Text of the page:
Zimbabwean police arrested 31 opposition supporters yesterday in a violent raid on a training session of polling agents in Harare.
It was the latest example of pre-election unrest that has brought the country to the brink of suspension from the Commonwealth. Opposition leader Morgan Tsvangirai is challenging 78-year-old President Robert Mugabe in hopes of ending his 22-year rule.
Leaders meeting at the Commonwealth summit at the weekend are due to consider suspending Zimbabwe for its wholesale flouting of democratic rules but appear resigned to the prospect of action being deferred until after the election. As Tony Blair flew to the summit in Australia, his officials conceded that the meeting was unlikely to reach agreement on sanctions against Zimbabwe because of the imminence of the presidential election on 9-10 March.
The Prime Minister wants Zimbabwe suspended from the Commonwealth but admits there is no consensus among the 54 Commonwealth countries. The most that Mr Blair can expect to win is a call for "free and fair" elections, with the issue of action against Zimbabwe put off until after the poll.
A spokesman for the opposition Movement for Democratic Change, Learnmore Jongwe, said police who raided the training meeting in Harare yesterday, beating up nine people in the building, gave no reason except that it was an "illegal gathering".
However, he pointed out that the training of polling agents, who will monitor the vote, was in line with electoral laws. Mr Jongwe said: "We condemn the arrests and the attacks, especially from the police who are there to protect us. It is part of a disturbing pattern in which police are at the forefront of attacks on members of the MDC."
However, police said the MDC supporters were trailed back to the building after a clash with Zanu-PF supporters.
It was also reported yesterday that hundreds of Zimbabweans have vanished from the voters' rolls days ahead of the elections. They will join hundreds of thousands of mostly opposition supporters who have been in effect disenfranchised by a government apparently intent on rigging the poll in its favour.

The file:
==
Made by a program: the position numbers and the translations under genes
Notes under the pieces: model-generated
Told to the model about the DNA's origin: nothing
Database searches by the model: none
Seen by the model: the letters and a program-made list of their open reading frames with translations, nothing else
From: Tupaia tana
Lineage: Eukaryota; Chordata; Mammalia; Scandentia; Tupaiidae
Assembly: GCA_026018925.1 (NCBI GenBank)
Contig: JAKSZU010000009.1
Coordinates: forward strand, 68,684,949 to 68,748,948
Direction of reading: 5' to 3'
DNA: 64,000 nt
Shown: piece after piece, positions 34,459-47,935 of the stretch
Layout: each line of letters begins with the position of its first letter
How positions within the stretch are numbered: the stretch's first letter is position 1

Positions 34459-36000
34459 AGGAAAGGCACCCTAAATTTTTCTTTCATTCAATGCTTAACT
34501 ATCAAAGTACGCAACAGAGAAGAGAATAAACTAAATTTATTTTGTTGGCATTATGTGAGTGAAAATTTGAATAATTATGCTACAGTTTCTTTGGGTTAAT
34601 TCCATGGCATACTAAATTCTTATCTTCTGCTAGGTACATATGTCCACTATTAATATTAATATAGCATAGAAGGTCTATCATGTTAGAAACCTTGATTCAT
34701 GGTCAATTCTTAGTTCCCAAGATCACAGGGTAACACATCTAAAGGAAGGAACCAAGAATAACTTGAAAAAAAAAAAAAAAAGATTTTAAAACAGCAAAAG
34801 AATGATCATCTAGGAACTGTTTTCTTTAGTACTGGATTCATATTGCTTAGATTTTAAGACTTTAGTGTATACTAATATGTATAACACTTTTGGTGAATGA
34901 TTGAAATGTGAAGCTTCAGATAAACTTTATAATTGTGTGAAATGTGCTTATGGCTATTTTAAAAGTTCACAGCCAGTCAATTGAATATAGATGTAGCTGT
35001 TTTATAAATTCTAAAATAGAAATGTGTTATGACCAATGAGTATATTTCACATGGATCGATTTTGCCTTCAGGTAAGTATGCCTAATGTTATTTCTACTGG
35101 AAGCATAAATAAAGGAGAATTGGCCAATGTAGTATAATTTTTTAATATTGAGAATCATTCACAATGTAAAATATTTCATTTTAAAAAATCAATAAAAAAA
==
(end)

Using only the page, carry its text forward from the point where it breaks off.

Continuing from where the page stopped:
Despite a decision on Wednesday by the Supreme Court theoretically opening the way for hundreds of thousands of Zimbabweans living abroad to vote by post, in practice, they and others missing from the roll are unlikely to be able to cast their ballots.
The government said yesterday that it would abide by the judges' ruling. But the MDC's justice spokesman, David Coltart, said the government had neither the will nor the ability to organise postal votes or reinstate missing names before the election.
"At this stage, it is unlikely that thousands of eligible voters who have gone missing from the roll will be reinstated. It is a cynical move by Zanu PF, which knows that in practice appeals against disenfranchisement will just clog up the courts and will not be heard in time," he said.
However, thousands of disenfranchised expatriates, including Britons, will be able to vote after the high court extended the deadline for expatriates to end dual citizenship – although some 2,400 Britons had to revoke their Zimbabwean citizenship by January.
According to the influential Financial Gazette, the newly disenfranchised, among them senior MDC officials, join some 3,000 voters already removed from the roll by the registrar general, Tobaiwa Mudede. Although many have appealed to have their names reinstated, the MDC fears many others who do not realise their names are missing will be turned away at polling stations.
Mr Mudede blamed "human error" but the MDC believes opposition supporters are being "systematically struck off" to rig the vote. An MDC spokesman, Paul Themba Nyathi, said: "I can confidently say that a sizeable chunk of voters between 18 and 25 will not be able to vote."
Zimbabwe's draconian press reporting restrictions make it a crime for unregistered foreign correspondents to report from there. As a result, our correspondent cannot be named.